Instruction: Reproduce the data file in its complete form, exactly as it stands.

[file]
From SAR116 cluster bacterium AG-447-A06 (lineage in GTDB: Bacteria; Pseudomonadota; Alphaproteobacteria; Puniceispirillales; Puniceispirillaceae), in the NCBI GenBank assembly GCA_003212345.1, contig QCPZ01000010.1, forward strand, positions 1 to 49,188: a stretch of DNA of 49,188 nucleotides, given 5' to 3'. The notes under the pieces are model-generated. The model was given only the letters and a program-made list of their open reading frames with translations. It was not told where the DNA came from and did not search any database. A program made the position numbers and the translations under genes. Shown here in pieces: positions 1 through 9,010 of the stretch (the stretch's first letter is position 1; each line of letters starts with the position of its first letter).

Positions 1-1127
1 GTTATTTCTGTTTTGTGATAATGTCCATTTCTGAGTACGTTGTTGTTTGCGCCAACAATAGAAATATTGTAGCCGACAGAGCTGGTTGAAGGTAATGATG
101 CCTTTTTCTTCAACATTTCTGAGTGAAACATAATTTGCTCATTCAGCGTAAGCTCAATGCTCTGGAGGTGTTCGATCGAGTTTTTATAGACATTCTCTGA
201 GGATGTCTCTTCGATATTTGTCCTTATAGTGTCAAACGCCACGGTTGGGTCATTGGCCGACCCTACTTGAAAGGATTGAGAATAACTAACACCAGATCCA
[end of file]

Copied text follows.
From SAR116 cluster bacterium AG-447-A06 (lineage in GTDB: Bacteria; Pseudomonadota; Alphaproteobacteria; Puniceispirillales; Puniceispirillaceae), in the NCBI GenBank assembly GCA_003212345.1, contig QCPZ01000010.1, forward strand, positions 1 to 49,188: a stretch of DNA of 49,188 nucleotides, given 5' to 3'. The notes under the pieces are model-generated. The model was given only the letters and a program-made list of their open reading frames with translations. It was not told where the DNA came from and did not search any database. A program made the position numbers and the translations under genes. Shown here in pieces: positions 1 through 9,010 of the stretch (the stretch's first letter is position 1; each line of letters starts with the position of its first letter).

Positions 1-1127
1 GTTATTTCTGTTTTGTGATAATGTCCATTTCTGAGTACGTTGTTGTTTGCGCCAACAATAGAAATATTGTAGCCGACAGAGCTGGTTGAAGGTAATGATG
101 CCTTTTTCTTCAACATTTCTGAGTGAAACATAATTTGCTCATTCAGCGTAAGCTCAATGCTCTGGAGGTGTTCGATCGAGTTTTTATAGACATTCTCTGA
201 GGATGTCTCTTCGATATTTGTCCTTATAGTGTCAAACGCCACGGTTGGGTCATTGGCCGACCCTACTTGAAAGGATTGAGAATAACTAACACCAGATCCA